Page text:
There are numerous methods and opinions on how to cope with each of these scenarios and this post will by no means even come close to scratching the surface on either of them. I am however going to outline a few points that I think are important to remember and implement on sites with a reasonable amount of traffic.
I read a serverfault post the other day about how to plan for higher traffic and the number of requests that you need to be prepared for. They suggested the following calculation assuming your site is 10 pages deep, or you average 10 clicks per visit.
((60 seconds in a minute) x (60 minutes in an hour) x (the number of requests your server can handle a second)) / (average visitor clicks)
Lets look at an average blog and untuned apache and mysql instance running on a small 512mb VPS solution. On an untuned instance, you might get 3 apache requests per second for an average database backed site. A great way to test your site and to benchmark and improve performance in general is to use the apache ab tool. This is bundled with apache when you install lamp on most servers and also comes installed on mac’s with the default apache version. An example ab request is below.
ab -n 100 -c 10 http://yahoo.com/
As a note ab simulates requests to your server. It does not actually download the entire page including images and js. To simulate actual load, you will need to use another solution. It does do at “GET /” though, so it will actually request your html.
Traviss-MacBook-Pro:~ Trav$ ab -n 100 -c 10 http://yahoo.com/ This is ApacheBench, Version 2.3 <$Revision: 655654 $> Copyright 1996 Adam Twiss, Zeus Technology Ltd, http://www.zeustech.net/ Licensed to The Apache Software Foundation, http://www.apache.org/ Benchmarking yahoo.com (be patient).....done Server Software: YTS/1.20.13 Server Hostname: yahoo.com Server Port: 80 Document Path: / Document Length: 211 bytes Concurrency Level: 10 Time taken for tests: 0.806 seconds Complete requests: 100 Failed requests: 0 Write errors: 0 Non-2xx responses: 100 Total transferred: 43900 bytes HTML transferred: 21100 bytes Requests per second: 124.00 [#/sec] (mean) Time per request: 80.648 [ms] (mean) Time per request: 8.065 [ms] (mean, across all concurrent requests) Transfer rate: 53.16 [Kbytes/sec] received Connection Times (ms) min mean[+/-sd] median max Connect: 29 36 7.6 31 48 Processing: 29 41 26.2 35 289 Waiting: 29 38 7.7 34 55 Total: 58 77 28.7 66 318 Percentage of the requests served within a certain time (ms) 50% 66 66% 89 75% 91 80% 91 90% 93 95% 94 98% 100 99% 318 100% 318 (longest request)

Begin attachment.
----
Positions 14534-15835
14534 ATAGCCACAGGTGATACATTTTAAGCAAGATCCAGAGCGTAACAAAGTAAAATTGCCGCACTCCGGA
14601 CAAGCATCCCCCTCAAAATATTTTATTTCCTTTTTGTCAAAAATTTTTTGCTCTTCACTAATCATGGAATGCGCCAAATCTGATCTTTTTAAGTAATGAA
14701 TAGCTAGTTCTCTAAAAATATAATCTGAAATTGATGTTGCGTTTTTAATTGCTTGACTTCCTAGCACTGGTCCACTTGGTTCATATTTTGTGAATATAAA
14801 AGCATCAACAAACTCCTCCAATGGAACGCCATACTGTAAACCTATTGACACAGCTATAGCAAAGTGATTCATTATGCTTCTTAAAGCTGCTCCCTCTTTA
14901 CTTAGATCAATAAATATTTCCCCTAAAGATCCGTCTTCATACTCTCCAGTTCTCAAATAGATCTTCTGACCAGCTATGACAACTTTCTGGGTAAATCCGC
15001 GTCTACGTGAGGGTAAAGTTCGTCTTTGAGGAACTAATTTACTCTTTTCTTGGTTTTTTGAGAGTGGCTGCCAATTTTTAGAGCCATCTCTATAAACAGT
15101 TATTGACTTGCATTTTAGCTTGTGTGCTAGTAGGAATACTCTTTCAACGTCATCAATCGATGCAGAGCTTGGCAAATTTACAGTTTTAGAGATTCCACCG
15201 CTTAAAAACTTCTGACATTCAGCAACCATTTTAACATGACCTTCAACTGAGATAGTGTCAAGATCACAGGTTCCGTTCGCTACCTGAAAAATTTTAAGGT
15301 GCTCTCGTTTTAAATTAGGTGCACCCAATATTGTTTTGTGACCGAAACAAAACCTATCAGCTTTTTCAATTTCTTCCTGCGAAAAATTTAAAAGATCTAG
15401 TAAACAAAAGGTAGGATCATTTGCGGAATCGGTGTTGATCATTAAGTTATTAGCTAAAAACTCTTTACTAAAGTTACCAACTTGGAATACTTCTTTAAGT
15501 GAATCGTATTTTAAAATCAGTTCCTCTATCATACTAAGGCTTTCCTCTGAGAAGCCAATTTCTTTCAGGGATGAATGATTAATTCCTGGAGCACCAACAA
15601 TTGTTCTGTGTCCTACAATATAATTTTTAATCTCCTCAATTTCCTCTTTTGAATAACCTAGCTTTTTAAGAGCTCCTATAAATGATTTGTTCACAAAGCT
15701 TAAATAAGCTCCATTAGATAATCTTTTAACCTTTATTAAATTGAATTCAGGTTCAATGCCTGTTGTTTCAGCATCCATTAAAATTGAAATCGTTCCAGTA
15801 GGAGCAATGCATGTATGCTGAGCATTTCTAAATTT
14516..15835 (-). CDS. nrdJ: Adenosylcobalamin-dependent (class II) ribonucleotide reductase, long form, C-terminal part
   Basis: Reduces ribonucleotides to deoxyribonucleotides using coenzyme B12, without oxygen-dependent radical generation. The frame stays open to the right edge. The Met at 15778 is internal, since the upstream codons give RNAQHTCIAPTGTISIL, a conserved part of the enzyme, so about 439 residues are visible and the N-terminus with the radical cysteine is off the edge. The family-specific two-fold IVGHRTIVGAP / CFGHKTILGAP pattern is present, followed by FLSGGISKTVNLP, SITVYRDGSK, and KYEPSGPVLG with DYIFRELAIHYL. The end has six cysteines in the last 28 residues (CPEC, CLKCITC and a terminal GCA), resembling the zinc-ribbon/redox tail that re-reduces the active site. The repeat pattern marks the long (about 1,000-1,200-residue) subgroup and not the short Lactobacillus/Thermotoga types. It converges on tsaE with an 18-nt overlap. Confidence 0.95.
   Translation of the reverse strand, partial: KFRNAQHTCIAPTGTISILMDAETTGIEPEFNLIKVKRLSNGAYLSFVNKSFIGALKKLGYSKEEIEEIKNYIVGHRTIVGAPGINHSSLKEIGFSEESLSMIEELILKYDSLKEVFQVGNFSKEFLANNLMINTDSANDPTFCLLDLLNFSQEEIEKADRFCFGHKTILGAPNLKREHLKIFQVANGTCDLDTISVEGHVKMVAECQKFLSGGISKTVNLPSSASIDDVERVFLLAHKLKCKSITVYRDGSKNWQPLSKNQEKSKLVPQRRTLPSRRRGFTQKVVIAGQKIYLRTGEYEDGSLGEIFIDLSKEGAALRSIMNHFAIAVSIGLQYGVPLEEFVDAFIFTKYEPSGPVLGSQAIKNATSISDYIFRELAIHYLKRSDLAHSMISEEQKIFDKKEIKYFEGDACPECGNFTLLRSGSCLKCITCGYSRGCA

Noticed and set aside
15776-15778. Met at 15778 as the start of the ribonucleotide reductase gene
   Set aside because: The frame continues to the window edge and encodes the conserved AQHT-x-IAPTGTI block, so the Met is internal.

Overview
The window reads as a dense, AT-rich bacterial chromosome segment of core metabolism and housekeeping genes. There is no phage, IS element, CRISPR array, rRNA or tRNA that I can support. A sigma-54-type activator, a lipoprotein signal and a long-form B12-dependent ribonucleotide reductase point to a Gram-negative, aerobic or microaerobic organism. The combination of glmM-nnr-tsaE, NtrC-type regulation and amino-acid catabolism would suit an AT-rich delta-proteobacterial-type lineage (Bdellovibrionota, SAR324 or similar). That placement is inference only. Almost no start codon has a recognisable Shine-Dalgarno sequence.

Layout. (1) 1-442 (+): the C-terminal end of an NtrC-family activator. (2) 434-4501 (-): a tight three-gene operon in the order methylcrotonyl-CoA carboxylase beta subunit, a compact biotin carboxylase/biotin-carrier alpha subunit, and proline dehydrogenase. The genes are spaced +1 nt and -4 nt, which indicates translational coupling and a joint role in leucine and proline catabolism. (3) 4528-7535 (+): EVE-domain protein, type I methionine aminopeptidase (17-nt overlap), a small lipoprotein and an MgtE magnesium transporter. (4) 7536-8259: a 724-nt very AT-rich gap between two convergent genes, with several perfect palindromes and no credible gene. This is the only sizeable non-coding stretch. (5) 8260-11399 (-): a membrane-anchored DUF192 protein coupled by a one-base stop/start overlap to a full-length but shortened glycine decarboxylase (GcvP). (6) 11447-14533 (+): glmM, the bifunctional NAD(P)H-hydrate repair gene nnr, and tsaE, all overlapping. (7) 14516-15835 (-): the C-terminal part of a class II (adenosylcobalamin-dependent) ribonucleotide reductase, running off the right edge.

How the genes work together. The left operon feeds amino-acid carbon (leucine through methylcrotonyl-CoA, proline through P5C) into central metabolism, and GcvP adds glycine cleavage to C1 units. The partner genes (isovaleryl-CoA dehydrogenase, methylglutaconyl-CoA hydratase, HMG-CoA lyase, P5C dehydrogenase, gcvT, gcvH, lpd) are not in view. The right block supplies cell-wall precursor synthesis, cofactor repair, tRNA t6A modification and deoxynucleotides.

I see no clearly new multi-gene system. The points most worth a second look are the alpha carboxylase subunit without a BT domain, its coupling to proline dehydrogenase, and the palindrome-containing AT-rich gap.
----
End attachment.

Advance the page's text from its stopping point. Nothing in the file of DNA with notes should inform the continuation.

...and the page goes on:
Back to our math problem. If your site supports 3 requests per second, plugging this into our equation yields 1080 unique visitors per hour or around 25,000 visitors per day on a stock apache instance. For a slashdotting or DDoS attack though, this may not be sufficient when you are receiving hundreds if not thousands of requests per second. We need some stop gap measures.
I have 3 suggestions below that I use on higher volume sites and web services to prevent and cope with high traffic.
Varnish is the quickest way to prepare for a high amount of traffic in the least amount of time. Varnish cache is a web application accelerator. It can be installed on the same server you have your web server running on and it sits in front of your webserver and caches those pages. It is great for content heavy sites where you don’t need to spin up a new apache process for every request. Varnish Provides a great overview and instructions on how to install this here: https://www.varnish-cache.org/about
Nginx + Varnish Cache
If you have more than a few minutes to prepare your servers, you may look at changing web servers away from apache. A new, high performance web server that has been gaining popularity recently is nginx. It too, like varnish is a reverse-proxy. Putting in inline with varnish that yield some really great results and throughput for static and dynamic sites alike.
Digital Ocean provides a great tutorial on installing varnish inline with nginx: https://www.digitalocean.com/community/articles/how-to-install-wordpress-nginx-php-and-varnish-on-ubuntu-12-04
Stay tuned for a video as well on this.
If you are still seeing issues, the absolutely last thing I would recommend is to block ips. See the below .htaccess file. Just include the ip’s you want to block in the blacklist.conf file. Note that to include files, they should be .conf format.
order Deny,Allow include conf/blocklist.conf Allow from all
Ideally here, you don’t want to manage this. You want your blocklist to be updated dynamically. This could be done if you are logging visitors with header information. If this data is read in a database, its as simple as creating a cron that runs every minute to look at the database and rebuild the blocklist.conf file with IP’s that have exceeded your limit for visits in the amount of time you determined. This needs a tutorial as well, and I will do that in a later post.